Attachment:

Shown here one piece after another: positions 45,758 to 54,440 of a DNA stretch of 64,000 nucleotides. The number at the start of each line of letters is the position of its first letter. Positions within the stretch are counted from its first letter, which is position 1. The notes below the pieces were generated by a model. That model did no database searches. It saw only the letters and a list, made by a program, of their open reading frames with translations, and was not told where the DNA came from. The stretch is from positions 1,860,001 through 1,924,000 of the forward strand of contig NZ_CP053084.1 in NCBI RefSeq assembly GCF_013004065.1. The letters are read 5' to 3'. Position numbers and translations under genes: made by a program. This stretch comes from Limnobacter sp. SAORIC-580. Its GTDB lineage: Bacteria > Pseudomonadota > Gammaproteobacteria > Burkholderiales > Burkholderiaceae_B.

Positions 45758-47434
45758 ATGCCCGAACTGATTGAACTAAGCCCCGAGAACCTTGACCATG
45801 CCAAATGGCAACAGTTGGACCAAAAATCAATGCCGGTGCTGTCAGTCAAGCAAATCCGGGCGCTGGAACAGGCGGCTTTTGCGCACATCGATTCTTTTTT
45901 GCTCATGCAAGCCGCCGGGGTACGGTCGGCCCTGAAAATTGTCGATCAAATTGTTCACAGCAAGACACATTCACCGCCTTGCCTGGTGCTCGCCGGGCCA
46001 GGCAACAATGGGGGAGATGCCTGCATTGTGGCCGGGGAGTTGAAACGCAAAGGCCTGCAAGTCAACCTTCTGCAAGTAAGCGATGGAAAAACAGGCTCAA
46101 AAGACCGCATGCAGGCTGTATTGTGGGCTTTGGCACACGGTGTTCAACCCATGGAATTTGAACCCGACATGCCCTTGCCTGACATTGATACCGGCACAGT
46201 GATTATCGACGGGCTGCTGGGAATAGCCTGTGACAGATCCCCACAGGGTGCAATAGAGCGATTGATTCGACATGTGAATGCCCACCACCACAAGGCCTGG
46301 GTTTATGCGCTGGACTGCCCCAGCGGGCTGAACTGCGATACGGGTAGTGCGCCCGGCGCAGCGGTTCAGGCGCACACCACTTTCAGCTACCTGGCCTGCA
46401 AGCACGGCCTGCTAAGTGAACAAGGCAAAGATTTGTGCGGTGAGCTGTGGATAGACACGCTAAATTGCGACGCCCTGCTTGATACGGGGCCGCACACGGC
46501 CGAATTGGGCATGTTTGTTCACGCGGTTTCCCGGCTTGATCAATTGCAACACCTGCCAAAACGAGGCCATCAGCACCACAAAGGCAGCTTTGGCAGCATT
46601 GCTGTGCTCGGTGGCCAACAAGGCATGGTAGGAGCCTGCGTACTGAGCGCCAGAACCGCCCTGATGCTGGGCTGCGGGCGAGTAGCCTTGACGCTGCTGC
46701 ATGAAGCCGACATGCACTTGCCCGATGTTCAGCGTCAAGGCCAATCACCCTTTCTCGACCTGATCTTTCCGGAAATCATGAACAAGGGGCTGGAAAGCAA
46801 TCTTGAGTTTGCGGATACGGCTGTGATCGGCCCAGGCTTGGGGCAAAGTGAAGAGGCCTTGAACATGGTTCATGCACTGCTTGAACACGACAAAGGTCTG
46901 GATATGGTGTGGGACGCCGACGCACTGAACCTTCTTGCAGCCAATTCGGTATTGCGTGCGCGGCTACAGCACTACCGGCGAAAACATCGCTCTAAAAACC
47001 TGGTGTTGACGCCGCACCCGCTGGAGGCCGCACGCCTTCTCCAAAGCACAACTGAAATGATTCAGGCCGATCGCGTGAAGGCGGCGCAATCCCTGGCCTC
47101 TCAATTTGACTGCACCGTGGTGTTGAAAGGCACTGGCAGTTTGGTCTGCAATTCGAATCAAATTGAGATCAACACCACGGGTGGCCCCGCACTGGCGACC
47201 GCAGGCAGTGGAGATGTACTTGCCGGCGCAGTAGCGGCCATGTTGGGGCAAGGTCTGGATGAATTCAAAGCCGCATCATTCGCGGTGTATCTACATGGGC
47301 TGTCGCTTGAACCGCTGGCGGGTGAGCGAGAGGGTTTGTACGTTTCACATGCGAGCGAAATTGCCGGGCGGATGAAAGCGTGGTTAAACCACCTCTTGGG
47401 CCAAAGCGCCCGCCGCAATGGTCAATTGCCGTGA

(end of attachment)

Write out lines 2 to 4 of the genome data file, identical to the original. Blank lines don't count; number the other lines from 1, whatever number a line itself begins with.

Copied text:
Positions 45758-47434
45758 ATGCCCGAACTGATTGAACTAAGCCCCGAGAACCTTGACCATG
45801 CCAAATGGCAACAGTTGGACCAAAAATCAATGCCGGTGCTGTCAGTCAAGCAAATCCGGGCGCTGGAACAGGCGGCTTTTGCGCACATCGATTCTTTTTT